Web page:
Elders waited patiently at Queens Borough Hall to see the Mayor and air their issues
On 18th July, Mayor Bill de Blasio hosted a City Resource Fair at the Queens Borough Hall in order to help residents understand the various services available to them, and untangle problems incurred by the people of the city. The event was very well organized and different departments like NYC Department of Health, Department of Aging, New York Police Department, Fire Department of the City of New York, MTA’s Access a Ride as well as Reduced Fare services, NYC Rent Freeze Programs were represented at the venue.
India Home seniors Bharti Parikh, her nephew, and Narendra Bhutala with NYC Mayor Bill D’Blasio at the City Resource Fair in Queen
Most of the people who were waiting to meet the Mayor had come in search of a solution to specific issues like health care, transportation, housing and so on.
Several seniors from India Home attended the Resource Fair. Our seniors were very excited as well as honored to be able to meet the Mayor of New York City. The long lines did not deter our seniors, instead, the waiting allowed our elders more time to come up with other concerns they wished to share with the Mayor. “Since the Mayor has made so much of effort to organize this type of an event for all of us, in turn, we can definitely spare a few minutes standing in the line to meet him,” said Mr. Butala.
In the end, the hassle of waiting in line paid-off as the seniors finally got to meet the Mayor and expressed their problems. Mayor de Blasio immediately helped the seniors find solutions. “He was very friendly and patient in listening to all my problems and further asked Donna Corrado, Commissioner of Department for Aging who in turn helped me with information on care resources for my husband,” said Bharti Parikh. As for Mr. Butala, he brought an important issue to the Mayor’s notice: “I notified the Mayor about the increasing number of accidents near my neighborhood and how badly someone needs to take action for it,” he said.
By Rohandeep Arora, Intern (Pace University).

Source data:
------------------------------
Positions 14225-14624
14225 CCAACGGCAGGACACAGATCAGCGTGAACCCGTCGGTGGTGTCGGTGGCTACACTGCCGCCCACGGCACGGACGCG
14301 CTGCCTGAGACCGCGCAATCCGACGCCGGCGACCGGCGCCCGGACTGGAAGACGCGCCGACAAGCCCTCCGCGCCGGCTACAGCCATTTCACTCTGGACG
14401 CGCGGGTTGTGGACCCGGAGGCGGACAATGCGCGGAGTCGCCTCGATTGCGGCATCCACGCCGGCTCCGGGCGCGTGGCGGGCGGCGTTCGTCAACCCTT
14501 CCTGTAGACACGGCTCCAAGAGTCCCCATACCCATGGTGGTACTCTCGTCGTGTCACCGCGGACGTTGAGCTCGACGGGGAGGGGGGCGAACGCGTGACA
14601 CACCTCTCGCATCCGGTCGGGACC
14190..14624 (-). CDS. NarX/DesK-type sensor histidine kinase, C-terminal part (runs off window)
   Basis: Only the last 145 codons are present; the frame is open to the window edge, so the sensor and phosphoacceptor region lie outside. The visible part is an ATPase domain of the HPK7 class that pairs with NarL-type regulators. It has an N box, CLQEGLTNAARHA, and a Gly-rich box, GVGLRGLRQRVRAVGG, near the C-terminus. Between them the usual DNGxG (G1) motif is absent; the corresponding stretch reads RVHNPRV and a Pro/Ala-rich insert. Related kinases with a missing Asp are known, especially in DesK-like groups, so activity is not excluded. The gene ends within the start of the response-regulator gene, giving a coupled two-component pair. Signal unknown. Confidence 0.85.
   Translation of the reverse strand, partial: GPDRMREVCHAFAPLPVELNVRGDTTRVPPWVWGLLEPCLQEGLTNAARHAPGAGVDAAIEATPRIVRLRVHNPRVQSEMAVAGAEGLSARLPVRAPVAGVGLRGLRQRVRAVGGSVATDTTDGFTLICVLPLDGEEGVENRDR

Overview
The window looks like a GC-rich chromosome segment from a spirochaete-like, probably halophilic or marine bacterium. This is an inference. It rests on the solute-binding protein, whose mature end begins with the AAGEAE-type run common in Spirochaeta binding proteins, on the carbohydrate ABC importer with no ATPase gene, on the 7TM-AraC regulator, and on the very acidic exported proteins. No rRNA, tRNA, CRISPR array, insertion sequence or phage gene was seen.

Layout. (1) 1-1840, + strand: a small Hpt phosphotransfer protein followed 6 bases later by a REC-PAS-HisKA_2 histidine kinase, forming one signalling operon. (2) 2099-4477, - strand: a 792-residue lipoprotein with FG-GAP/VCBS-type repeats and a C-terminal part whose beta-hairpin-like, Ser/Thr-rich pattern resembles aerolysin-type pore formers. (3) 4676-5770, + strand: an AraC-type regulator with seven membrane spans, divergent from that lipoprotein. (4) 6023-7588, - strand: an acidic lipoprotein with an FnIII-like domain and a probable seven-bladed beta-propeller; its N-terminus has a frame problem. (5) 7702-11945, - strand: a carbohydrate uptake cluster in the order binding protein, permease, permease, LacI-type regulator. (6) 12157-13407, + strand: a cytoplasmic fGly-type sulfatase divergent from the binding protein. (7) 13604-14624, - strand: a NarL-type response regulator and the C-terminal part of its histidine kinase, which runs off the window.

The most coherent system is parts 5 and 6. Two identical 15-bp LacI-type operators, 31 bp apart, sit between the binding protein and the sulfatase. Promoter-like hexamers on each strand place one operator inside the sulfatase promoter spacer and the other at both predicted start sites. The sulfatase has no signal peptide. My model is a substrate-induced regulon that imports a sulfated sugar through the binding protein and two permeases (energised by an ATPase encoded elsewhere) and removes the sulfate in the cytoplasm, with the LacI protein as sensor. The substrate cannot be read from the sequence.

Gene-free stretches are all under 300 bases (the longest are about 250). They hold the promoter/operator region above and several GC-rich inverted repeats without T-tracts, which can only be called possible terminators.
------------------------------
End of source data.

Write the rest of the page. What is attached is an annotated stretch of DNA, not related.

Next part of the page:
For 75 years the Voice of America – VOA has been the the official news source of the United States government and provides news and information in 47 languages to a weekly audience of more than 236.6 million people on 5 continents around the world. Last week they did a multi-media segment on India Home.
They explored the problems our seniors face…
“Among New York City residents over the age of 65, the immigrant population accounts for 49.5 percent, up from 38 percent in 2000, and growing. Facing language and cultural barriers, increased isolation, and higher levels of poverty than their native-born counterparts, the rapid expansion has taken its toll on both immigrants and the small, cash-strapped organizations that serve them….
Interviewed Lakshman Kalasapudi, India Home’s Deputy Director :
“But Lakshman Kalasapudi, deputy director of India Home, says there is a misconception that South Asian immigrants who arrive as older adults are “fully taken care of” when they live with their children.
“This financial dependency kind of creates family tensions, especially when the seniors are living in overcrowded situations,” Kalasapudi says. “There becomes a real breakdown in the family structure and it really profoundly negatively affects the seniors’ mental health.”
And talked about India Home’s services:
“India Home is a secular organization that depends heavily on community donations and discretionary funding from local council members. It confronts social isolation and loneliness among South Asian elders. But it does so by partnering with existing centers, including Jamaica Muslim Center.”
To read more click here: https://www.voanews.com/a/aging-new-york-immigrants-confront-shortage-of-culturally-appropriate-services/3959423.html
We are collaborating with a sister organization, Sapna NYC, on the Tiffin Project. The project is named after the “Tiffin,” a stainless-steel three-tiered utensil that is used to transport lunch in South Asia. In the city of Mumbai for instance, home cooked meals are delivered to workers in offices and factories by an army of delivery men or “Tiffin Walas” on bicycles, rickshaws and motorbikes.